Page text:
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Wildrik Botjes Planetarium
Physics & Astronomy Department

Astr110 Photography Projects, Fall 2005

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Crab Nebula, Nathan Jager

The Crab Nebula, also known as M1, is one of the most famous nebulas that can be found in our night sky. This specific nebula is the remains of a giant supernova long ago. The super nova was first noted by Chinese astronomers in 1054A.D., when a bright light, four times brighter than Venus, shown in the sky for 23 days. After those 23 days the light faded away. Then John Bevis, an amature astronomer, came across the Crab Nebula in 1731 while looking at the night sky. Since then the Crab Nebula has been one of the most observed objects in the sky.

Crab Nebula

The Crab Nebula is located within our Milky Way galaxy. The Crab Nebula itself is actually a large amount of dust and gases moving through space because of the super nova explosion. The gas is expanding at a rate of 1,800 km/s. When looking at the Crab Nebula one can see the "legs" within it. Thes are actually called fillaments, and they hold the majority of the gases and the chemicals that made up the star which exploded. The Crab Nebulas linear size is 13 light years, which means it is a very large object. The Crab Nebula and the interesting pieces of God's creation. It will continue to be one of the most popular objects observed in our night sky.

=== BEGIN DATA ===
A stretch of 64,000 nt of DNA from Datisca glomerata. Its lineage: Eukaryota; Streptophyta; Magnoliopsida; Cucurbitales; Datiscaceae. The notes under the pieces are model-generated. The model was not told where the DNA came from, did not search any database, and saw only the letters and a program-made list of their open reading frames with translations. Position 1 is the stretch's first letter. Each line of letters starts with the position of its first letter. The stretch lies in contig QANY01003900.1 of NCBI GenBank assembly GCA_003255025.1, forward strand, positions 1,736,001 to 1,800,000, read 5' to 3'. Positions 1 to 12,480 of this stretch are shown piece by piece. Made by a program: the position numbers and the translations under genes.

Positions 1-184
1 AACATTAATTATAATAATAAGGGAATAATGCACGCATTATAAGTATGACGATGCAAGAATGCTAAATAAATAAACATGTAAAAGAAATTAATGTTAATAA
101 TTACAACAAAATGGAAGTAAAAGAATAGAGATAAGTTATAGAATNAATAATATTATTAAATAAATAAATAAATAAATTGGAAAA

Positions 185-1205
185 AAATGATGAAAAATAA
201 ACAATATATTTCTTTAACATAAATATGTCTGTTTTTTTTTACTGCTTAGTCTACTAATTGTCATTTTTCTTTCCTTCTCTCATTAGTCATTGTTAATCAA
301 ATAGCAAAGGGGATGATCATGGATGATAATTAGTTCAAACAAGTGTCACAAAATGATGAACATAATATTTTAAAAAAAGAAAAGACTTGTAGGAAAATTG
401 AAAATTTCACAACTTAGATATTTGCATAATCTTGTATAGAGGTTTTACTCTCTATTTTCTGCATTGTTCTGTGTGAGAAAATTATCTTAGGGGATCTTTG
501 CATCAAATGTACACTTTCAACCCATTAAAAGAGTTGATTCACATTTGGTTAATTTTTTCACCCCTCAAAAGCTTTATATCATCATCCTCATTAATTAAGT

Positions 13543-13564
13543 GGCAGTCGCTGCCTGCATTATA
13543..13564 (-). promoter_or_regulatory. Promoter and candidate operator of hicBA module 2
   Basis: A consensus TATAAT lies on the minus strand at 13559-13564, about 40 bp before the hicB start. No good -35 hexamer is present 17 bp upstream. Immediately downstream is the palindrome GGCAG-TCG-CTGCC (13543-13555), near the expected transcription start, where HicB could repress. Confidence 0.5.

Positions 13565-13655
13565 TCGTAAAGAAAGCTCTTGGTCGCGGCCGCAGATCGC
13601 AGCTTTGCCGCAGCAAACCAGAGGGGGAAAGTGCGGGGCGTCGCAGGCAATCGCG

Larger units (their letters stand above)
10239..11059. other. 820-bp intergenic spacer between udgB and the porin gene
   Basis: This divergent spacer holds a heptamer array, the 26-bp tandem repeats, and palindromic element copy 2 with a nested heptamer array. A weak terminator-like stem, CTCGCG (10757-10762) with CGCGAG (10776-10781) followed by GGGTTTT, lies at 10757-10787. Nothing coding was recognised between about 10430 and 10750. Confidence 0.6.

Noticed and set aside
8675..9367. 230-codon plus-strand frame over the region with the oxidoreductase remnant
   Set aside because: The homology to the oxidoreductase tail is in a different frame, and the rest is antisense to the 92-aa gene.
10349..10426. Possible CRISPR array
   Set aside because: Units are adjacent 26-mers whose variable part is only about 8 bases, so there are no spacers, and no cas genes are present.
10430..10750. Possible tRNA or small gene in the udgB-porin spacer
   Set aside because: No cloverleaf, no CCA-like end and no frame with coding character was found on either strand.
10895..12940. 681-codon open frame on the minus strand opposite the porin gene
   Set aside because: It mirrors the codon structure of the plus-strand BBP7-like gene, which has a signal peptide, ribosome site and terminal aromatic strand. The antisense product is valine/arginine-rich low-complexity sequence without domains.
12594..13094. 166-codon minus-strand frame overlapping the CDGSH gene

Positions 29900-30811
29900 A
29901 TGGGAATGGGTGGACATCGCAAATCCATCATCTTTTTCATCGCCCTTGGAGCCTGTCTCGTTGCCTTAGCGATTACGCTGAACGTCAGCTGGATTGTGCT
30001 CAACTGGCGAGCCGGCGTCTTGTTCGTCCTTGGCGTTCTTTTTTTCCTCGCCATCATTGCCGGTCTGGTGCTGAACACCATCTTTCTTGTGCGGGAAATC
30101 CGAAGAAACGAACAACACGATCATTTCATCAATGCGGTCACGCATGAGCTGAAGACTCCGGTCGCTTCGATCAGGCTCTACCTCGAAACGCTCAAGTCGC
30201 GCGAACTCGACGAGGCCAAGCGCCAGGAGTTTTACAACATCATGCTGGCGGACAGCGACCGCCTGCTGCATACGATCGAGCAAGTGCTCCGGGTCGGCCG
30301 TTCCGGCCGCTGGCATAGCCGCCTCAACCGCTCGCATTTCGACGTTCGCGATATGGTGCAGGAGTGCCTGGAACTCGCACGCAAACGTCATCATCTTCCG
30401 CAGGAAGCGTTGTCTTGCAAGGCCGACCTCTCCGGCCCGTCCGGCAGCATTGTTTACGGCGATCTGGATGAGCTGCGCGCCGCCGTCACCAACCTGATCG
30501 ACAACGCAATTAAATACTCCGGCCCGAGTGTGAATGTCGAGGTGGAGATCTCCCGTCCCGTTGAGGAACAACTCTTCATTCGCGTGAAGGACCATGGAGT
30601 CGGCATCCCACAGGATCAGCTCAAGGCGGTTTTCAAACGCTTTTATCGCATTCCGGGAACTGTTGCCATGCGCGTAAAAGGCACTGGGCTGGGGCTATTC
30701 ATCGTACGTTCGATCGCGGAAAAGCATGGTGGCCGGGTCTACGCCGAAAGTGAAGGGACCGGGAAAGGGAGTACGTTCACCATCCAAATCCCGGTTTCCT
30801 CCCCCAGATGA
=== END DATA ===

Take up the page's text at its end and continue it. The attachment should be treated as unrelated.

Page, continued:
References:
Seds Database

http://www.seds.org/messier/m/m001.html

Right Ascension (J2000) 05 : 34.5 (h:m)
Declination (J2000) +22 : 01 (deg:m)
Filters used blue(B), green(V), red(R), and clear(C)
Exposure time per filter 5x60 seconds in C, 300 seconds in BVR
Date observed

November 3, 2005

November 5, 2005

November 14, 2005